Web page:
Convince me to start (or skip) the Dark Tower epic

I need more books to read and do love King’s work, but I’m a bit weary over Dark Tower. I’ve heard good things about it, but when I read the back of the first book of it the plot sounded stupid. “The last gunslinger and his journey” and something about forbidden love or something like that (I think)

I’m honestly about 50/50 with reading it, so I’m leaving it up to you to push me one way or another.

I love the series. If you like epic stories with touches of magic and a little horror and fantasy I would highly recommend. There are some very King-like lulls but for the most part I am a huge fan.

I started it a couple of months ago, after hearing good things here, and only made it a third of the way through the first book. Just couldn’t follow what was going on well and didn’t like any characters. I’m not a King fan though.

I listened to the first on audiobook, and just couldn’t get into it. I’m intrigued by what I’ve heard about the later books worlds from other books and realities coliding, including the author himself. But I can’t remember a darn thing about the 1st book other than the boredom, and can’t get up the gumption to read further. I say skip.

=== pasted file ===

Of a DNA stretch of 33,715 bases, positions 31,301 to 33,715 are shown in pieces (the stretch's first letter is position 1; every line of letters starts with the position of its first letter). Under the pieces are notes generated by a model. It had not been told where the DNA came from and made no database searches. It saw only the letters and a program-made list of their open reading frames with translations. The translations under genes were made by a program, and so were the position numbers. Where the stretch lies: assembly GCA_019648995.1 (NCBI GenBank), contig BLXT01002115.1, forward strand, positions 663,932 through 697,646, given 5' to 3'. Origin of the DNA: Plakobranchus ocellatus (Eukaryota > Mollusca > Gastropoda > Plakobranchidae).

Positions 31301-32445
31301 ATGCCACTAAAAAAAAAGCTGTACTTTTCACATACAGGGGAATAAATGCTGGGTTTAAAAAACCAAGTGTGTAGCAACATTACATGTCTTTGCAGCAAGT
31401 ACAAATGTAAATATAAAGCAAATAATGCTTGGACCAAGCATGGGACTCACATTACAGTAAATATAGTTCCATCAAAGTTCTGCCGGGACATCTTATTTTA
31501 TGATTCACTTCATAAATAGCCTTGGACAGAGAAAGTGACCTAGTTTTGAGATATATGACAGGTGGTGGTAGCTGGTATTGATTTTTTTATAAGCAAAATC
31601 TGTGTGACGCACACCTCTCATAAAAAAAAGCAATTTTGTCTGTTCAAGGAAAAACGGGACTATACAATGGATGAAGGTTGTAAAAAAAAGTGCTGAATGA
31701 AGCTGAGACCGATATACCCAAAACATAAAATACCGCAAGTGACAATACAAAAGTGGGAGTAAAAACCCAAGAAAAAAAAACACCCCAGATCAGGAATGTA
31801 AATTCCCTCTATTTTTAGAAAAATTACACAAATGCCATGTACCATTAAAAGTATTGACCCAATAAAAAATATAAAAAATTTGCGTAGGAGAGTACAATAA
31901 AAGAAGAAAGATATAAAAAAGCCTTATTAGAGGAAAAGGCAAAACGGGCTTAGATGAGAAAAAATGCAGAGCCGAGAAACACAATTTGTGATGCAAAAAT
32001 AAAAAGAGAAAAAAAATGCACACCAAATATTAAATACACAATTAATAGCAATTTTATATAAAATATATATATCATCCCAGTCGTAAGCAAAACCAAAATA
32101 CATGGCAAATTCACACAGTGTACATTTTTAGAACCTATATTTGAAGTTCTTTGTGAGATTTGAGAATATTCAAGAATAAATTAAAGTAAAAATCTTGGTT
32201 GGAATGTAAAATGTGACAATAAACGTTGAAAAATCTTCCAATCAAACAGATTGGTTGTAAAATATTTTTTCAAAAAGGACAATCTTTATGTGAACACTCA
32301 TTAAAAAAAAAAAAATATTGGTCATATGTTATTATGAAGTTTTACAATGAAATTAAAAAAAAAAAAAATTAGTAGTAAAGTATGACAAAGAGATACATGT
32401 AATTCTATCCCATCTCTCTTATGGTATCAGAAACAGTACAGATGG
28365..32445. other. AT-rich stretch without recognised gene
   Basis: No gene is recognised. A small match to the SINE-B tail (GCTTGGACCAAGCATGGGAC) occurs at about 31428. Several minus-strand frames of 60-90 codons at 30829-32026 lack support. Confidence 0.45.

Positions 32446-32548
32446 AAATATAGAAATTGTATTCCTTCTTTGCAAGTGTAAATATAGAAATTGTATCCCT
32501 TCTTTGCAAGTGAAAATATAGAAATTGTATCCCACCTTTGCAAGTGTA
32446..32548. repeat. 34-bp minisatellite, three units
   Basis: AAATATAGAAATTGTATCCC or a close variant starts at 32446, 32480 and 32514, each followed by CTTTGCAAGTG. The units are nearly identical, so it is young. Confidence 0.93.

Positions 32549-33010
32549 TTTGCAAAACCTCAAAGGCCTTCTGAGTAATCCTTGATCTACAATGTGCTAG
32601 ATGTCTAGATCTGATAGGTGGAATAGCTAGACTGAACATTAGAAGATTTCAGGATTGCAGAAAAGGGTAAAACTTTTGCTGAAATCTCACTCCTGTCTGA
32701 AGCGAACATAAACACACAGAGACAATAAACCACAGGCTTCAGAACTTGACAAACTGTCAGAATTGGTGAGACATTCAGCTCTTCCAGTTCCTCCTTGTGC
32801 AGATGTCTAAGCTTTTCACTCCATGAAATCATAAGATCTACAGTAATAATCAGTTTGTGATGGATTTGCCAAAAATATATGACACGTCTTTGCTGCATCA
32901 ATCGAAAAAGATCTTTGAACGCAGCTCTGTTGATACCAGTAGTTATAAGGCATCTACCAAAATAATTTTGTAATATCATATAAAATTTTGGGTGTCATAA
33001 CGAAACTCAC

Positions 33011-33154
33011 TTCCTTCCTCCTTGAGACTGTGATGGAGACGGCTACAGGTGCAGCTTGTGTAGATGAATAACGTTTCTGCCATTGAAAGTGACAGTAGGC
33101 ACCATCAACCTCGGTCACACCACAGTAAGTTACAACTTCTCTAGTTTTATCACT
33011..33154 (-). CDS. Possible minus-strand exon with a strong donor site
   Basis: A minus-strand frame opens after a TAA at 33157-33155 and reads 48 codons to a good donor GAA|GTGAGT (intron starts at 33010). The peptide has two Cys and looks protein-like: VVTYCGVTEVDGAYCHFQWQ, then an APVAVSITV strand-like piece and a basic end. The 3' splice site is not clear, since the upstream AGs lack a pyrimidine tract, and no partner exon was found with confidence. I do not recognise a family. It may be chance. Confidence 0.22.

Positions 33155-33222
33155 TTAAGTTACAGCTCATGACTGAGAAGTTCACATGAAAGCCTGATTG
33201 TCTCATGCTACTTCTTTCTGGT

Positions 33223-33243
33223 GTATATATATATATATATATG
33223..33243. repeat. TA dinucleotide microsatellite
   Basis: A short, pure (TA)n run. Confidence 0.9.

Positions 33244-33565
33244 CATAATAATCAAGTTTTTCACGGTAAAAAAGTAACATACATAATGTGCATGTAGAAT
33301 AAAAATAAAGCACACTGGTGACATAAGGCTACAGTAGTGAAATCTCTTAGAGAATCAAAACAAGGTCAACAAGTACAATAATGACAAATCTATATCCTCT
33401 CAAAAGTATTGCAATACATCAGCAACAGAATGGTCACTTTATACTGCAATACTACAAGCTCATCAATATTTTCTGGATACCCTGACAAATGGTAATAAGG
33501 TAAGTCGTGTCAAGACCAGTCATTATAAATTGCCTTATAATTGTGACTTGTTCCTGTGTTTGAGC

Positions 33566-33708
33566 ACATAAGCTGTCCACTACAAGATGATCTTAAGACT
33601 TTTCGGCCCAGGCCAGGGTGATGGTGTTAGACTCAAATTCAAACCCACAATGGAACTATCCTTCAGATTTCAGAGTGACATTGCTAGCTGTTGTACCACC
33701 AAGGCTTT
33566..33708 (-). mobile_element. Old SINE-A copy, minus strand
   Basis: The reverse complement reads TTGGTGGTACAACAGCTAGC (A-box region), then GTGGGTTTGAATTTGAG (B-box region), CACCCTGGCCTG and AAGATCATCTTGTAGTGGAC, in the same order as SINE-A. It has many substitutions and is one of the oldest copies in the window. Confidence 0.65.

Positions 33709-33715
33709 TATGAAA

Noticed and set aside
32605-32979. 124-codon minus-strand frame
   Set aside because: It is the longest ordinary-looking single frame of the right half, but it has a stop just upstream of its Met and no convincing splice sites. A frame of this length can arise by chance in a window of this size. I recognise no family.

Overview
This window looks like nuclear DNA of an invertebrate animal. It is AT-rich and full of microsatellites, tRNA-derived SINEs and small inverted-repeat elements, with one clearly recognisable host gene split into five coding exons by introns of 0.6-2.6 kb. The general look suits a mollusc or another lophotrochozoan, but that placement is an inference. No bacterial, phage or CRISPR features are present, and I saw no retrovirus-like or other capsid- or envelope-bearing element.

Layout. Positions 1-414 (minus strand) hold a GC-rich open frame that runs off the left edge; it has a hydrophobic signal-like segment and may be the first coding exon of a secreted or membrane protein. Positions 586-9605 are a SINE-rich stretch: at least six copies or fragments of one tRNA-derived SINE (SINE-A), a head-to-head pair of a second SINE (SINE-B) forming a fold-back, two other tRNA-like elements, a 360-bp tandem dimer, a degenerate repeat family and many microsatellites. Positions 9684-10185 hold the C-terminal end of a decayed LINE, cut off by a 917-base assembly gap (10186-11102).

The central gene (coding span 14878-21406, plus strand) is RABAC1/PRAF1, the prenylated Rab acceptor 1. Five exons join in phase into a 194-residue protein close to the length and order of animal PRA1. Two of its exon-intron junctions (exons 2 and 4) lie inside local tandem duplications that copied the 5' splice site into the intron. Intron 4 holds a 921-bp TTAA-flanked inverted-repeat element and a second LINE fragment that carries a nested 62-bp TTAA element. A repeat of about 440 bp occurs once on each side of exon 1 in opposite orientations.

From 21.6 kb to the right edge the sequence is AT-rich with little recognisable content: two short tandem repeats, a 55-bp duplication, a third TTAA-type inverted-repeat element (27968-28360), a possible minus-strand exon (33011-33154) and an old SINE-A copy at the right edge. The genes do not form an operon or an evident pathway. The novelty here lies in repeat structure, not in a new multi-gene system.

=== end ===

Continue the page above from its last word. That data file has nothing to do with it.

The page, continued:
I read them. I’ll say that the story veers all over the place, so don’t let that description influence you very much. I thought they were OK. I didn’t hate them, but I didn’t find them quite so life-altering as so many other people seem to have found them. I’m not a huge King fan, though.

If each book were a movie, I think it’d be a lot more interesting. Just too many of the expected lulls, too many chunks of the book where the takeaway is worth maybe two paragraphs. (Whichever one focused on the Beams and the train is one example) But then those are balanced out by awesome, awesome books and storylines like the Calla.

If it were all video, I’d be arsed to cut each one down to the relevant portions, keep it all rolling, and everyone would love it. Even WITH the can-I-just-skim-this? portions <which I’m great at doing> I love the whole ethos, mythos, grand landscape of it all. It’s fairly epic.
And face it, Tolkienn wasn’t the greatest ‘get to the point’ writer, either, though my opinion may be influenced by my trying to read The Silmarillion right after the Hobbit. /facepalm

If I had the energy to cut the books themselves down to size, I would. But I don’t.

The upshot is: It’s epic. If you don’t like slogging through the wastelands <hehe> that come with most epics, then it’s not for you. But if you can skim when you start glazing over, it’s worth it.